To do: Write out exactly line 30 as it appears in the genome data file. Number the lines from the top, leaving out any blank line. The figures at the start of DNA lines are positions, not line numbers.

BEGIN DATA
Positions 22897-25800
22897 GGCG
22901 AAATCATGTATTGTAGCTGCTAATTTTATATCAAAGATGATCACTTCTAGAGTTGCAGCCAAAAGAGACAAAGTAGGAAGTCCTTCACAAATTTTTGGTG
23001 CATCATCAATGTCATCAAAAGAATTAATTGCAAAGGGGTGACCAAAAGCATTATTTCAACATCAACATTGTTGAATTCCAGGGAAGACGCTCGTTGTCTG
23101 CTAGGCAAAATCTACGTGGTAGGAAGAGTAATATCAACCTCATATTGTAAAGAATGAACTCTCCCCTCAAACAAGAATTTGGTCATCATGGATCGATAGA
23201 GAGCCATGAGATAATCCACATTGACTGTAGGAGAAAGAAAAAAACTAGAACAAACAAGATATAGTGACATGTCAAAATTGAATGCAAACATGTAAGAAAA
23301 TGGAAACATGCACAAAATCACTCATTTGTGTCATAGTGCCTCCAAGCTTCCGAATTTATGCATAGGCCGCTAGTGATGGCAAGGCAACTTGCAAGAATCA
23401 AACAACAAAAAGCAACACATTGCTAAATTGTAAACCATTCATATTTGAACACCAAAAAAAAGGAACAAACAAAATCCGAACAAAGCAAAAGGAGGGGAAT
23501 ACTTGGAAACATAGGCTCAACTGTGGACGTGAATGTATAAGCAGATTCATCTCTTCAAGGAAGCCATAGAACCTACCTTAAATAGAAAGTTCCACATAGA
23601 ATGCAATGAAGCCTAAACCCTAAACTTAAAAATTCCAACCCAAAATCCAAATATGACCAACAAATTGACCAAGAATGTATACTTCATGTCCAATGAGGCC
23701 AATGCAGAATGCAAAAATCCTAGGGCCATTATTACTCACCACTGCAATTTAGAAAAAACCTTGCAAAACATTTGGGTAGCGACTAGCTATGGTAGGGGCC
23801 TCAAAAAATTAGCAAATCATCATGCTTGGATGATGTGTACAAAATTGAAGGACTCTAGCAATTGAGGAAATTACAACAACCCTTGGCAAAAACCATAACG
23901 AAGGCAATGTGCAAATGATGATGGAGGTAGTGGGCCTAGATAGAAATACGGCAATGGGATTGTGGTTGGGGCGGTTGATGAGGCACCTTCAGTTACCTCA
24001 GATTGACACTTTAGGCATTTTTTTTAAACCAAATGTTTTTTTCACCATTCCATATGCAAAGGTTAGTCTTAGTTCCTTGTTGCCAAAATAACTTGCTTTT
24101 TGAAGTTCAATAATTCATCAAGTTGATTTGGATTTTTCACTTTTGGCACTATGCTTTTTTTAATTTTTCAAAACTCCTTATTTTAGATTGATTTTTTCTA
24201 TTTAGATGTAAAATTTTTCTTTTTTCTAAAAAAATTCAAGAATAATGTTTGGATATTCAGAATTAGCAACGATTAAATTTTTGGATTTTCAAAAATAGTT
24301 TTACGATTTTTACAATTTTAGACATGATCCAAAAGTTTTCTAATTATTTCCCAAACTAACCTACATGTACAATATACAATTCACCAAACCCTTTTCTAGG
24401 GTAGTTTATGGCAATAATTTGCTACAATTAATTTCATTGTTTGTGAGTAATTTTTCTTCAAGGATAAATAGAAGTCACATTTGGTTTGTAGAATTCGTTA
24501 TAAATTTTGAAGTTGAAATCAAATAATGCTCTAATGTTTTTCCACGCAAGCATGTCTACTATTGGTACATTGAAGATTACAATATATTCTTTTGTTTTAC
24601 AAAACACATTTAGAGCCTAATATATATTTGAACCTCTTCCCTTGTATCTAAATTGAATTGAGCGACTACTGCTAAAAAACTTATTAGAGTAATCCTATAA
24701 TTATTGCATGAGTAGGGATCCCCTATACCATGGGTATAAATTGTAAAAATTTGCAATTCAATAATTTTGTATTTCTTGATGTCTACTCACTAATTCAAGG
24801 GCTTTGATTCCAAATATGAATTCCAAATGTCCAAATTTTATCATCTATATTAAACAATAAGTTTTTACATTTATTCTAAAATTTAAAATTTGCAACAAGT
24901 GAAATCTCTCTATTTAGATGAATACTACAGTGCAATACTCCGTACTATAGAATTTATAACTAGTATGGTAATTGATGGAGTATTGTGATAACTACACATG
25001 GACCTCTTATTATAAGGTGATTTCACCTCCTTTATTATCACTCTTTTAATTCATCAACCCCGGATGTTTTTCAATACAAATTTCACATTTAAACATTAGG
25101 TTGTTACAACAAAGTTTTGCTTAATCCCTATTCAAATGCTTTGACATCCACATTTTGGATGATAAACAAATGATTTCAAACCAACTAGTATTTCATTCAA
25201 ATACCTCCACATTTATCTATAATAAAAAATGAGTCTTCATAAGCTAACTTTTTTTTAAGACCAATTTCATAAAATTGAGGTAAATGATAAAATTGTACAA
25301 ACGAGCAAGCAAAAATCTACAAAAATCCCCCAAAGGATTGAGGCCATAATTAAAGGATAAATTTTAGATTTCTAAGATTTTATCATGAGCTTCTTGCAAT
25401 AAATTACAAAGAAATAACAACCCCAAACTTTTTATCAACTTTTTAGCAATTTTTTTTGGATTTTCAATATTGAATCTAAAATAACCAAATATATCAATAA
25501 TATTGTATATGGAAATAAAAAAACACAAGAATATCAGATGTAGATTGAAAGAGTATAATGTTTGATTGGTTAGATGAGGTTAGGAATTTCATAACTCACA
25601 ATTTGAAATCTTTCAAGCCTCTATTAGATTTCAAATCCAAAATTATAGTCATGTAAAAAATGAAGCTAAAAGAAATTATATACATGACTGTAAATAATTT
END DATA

25601 ATTTGAAATCTTTCAAGCCTCTATTAGATTTCAAATCCAAAATTATAGTCATGTAAAAAATGAAGCTAAAAGAAATTATATACATGACTGTAAATAATTT